April 2014
Volume 55, Issue 13
Free
ARVO Annual Meeting Abstract  |   April 2014
Method to detect visual field loss using multifocal visual evoked potential
Author Affiliations & Notes
  • Givago S Souza
    Insituto de Ciencias Biologicas, Universidade Federal do Para, Belem, Brazil
    Nucleo do Doenças Tropicais, Universidade Federal do Para, Belém, Brazil
  • Iraquitan Cordeiro Filho
    Instituto Tecnologico VALE, Belem, Brazil
    Instituto de Ciencias Exatas e Naturais, Universidade Federal do Para, Belem, Brazil
  • Lorena Botelho Vergara
    Instituto de Ciências da Saúde, Universidade Federal do Para, Belem, Brazil
  • Alexandre Rosa
    Instituto de Ciências da Saúde, Universidade Federal do Para, Belem, Brazil
  • Hideraldo Cabeça
    Hospital do Estado Ophir Loyola, Belem, Brazil
  • Schubert Carvalho
    Instituto Tecnologico VALE, Belem, Brazil
  • Footnotes
    Commercial Relationships Givago Souza, None; Iraquitan Cordeiro Filho, None; Lorena Botelho Vergara, None; Alexandre Rosa, None; Hideraldo Cabeça, None; Schubert Carvalho, None
  • Footnotes
    Support None
Investigative Ophthalmology & Visual Science April 2014, Vol.55, 5127. doi:https://doi.org/
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      Givago S Souza, Iraquitan Cordeiro Filho, Lorena Botelho Vergara, Alexandre Rosa, Hideraldo Cabeça, Schubert Carvalho; Method to detect visual field loss using multifocal visual evoked potential. Invest. Ophthalmol. Vis. Sci. 2014;55(13):5127. doi: https://doi.org/.

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      © ARVO (1962-2015); The Authors (2016-present)

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Abstract

Purpose: To develop a supervised learning model with decision trees to act as a decision support system in the task to identify visual field losses by using multifocal visual evoked cortical potential (mfVECP).

Methods: We studied mfVECP data from 22 eyes of healthy subjects, 23 eyes of subjects with neuromyelitis optica (NMO), and 16 eyes from subjects with multiple sclerosis (MS). Dartboards with 60 checkboard sectors were used as stimuli. The SNR from the waveforms of the 60 sectors was used as input into a decision tree. A combination of two-sample t-test feature selection and forward sequential feature selection was used to obtain the best representative features or sectors that sorted out the three subject classes. With these selected features, decision tree models were fitted and cross-validated using leave-one-out technique. For evaluation criteria, we used the classification of accuracy and Cohen’s Kappa coefficient. The following comparisons were analyzed: healthy subjects versus NMO subjects; healthy subjects versus MS subjects; NMO subjects versus MS subjects; healthy subjects versus subjects suffering for both illnesses.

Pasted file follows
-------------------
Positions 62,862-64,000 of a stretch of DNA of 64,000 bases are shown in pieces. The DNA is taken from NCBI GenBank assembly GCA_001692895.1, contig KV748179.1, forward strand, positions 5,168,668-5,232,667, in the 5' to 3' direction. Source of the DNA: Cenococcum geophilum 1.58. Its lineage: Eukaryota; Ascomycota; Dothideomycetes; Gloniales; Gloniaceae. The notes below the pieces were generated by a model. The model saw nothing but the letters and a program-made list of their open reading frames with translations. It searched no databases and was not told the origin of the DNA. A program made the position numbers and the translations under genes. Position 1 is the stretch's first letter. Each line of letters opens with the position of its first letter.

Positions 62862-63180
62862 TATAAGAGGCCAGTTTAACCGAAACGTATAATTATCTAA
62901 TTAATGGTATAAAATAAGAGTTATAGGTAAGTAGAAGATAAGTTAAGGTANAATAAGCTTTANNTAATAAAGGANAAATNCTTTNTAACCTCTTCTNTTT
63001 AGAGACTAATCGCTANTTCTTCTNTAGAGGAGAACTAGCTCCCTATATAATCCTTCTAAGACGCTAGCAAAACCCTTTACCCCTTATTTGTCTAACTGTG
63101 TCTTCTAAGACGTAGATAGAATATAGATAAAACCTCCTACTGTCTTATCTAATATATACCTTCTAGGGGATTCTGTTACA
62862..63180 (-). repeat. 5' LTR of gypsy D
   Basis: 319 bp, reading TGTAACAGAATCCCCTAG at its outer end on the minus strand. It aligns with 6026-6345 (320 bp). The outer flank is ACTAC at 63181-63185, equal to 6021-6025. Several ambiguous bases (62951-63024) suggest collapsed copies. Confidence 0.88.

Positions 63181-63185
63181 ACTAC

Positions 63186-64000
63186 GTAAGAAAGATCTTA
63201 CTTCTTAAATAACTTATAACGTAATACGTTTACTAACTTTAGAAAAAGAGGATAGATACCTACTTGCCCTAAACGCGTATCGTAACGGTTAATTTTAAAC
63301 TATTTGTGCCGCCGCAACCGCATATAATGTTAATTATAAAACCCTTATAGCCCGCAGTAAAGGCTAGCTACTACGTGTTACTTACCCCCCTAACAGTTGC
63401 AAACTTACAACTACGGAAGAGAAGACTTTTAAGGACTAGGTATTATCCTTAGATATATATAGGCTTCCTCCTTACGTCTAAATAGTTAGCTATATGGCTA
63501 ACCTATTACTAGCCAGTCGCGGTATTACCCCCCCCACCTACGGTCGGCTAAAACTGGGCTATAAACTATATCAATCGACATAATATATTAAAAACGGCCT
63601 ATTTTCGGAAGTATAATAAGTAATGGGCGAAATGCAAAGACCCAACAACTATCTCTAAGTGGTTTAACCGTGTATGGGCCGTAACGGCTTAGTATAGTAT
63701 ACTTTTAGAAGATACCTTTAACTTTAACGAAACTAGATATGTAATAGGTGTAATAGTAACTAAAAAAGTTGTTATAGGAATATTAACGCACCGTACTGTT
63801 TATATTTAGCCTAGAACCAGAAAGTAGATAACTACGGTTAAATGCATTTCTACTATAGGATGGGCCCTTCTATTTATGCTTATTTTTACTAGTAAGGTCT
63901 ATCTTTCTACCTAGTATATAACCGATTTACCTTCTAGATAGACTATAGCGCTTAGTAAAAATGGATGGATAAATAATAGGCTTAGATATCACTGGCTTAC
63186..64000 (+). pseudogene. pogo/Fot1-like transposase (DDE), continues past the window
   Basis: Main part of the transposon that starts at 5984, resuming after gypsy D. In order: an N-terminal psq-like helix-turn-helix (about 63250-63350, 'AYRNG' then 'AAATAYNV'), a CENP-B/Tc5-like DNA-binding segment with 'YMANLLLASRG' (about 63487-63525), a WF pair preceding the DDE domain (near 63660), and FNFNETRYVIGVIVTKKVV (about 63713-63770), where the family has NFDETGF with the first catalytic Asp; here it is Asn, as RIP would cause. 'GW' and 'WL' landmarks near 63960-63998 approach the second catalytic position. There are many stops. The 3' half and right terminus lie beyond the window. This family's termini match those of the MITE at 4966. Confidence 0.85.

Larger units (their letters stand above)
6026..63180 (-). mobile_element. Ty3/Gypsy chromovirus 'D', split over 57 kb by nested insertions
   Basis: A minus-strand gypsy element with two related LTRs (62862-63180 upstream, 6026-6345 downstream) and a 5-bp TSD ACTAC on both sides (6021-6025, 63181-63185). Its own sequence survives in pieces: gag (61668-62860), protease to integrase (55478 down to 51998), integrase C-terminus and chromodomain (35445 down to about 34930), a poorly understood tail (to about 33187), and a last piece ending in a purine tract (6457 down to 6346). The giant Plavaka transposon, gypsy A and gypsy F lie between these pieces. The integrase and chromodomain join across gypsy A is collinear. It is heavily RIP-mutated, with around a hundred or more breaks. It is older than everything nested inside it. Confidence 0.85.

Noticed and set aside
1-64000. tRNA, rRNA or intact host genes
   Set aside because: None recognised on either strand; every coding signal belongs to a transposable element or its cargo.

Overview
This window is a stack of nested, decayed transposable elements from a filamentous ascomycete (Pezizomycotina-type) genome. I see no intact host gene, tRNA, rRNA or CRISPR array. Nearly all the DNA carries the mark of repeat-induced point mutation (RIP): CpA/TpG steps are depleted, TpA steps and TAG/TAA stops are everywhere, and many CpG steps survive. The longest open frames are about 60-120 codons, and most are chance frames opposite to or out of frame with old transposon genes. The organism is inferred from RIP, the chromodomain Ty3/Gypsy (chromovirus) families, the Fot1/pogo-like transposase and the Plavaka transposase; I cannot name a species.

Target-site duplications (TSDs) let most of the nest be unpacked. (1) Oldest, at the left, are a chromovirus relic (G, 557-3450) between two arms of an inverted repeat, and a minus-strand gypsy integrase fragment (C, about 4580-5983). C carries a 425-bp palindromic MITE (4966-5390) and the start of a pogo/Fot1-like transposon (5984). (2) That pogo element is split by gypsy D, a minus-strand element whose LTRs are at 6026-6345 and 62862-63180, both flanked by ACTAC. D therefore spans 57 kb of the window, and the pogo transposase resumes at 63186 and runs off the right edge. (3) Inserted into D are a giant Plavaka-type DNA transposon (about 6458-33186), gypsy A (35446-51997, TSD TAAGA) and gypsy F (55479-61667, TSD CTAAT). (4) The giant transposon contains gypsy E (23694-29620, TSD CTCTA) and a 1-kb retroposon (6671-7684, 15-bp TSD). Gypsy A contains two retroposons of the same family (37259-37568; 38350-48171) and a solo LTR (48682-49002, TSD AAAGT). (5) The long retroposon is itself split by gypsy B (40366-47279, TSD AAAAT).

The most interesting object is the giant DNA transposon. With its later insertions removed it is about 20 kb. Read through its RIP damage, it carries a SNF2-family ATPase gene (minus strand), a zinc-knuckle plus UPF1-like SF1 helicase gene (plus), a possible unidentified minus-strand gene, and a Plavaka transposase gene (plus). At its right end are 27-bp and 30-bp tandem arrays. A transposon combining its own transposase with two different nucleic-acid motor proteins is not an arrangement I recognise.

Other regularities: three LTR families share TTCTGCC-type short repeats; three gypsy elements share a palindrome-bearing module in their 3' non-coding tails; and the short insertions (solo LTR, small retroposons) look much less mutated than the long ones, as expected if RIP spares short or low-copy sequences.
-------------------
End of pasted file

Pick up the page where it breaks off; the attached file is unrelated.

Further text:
Results: We found a number of visual field sectors that better differentiate mfVEP data for each comparison: 12 sectors (healthy subjects vs NMO subjects); 24 sectors (healthy subjects vs MS subjects); 21 sectors (healthy subjects vs both illnesses); none sector (NMO subjects vs MS subjects). With the selected features, decision trees were fitted following the same combinations of the feature selection process. For each combination, two decision trees were fitted, one without the feature selection process and another with the selected features. In the healthy vs NMO dataset the results after cross-validation shows that the accuracy of the decision tree and the Kappa value were 80% and 0.6002, respectively; for this same dataset after the feature selection the results were 84% and 0.6884, respectively. For healthy vs MS dataset, the accuracy and Kappa value were 71.05% and 0.4011, respectively (no feature selection), and after feature selection the results were 76% and 0.5100, respectively. For healthy vs both illnesses as one class, the accuracy and Kappa value were 68.85% and 0.3039, respectively, after feature selection the results were 68.85% and 0.3178, respectively.

Conclusions: In general, the use of feature selection improved classification accuracy.

Keywords: 507 electrophysiology: clinical • 612 neuro-ophthalmology: diagnosis • 755 visual cortex  
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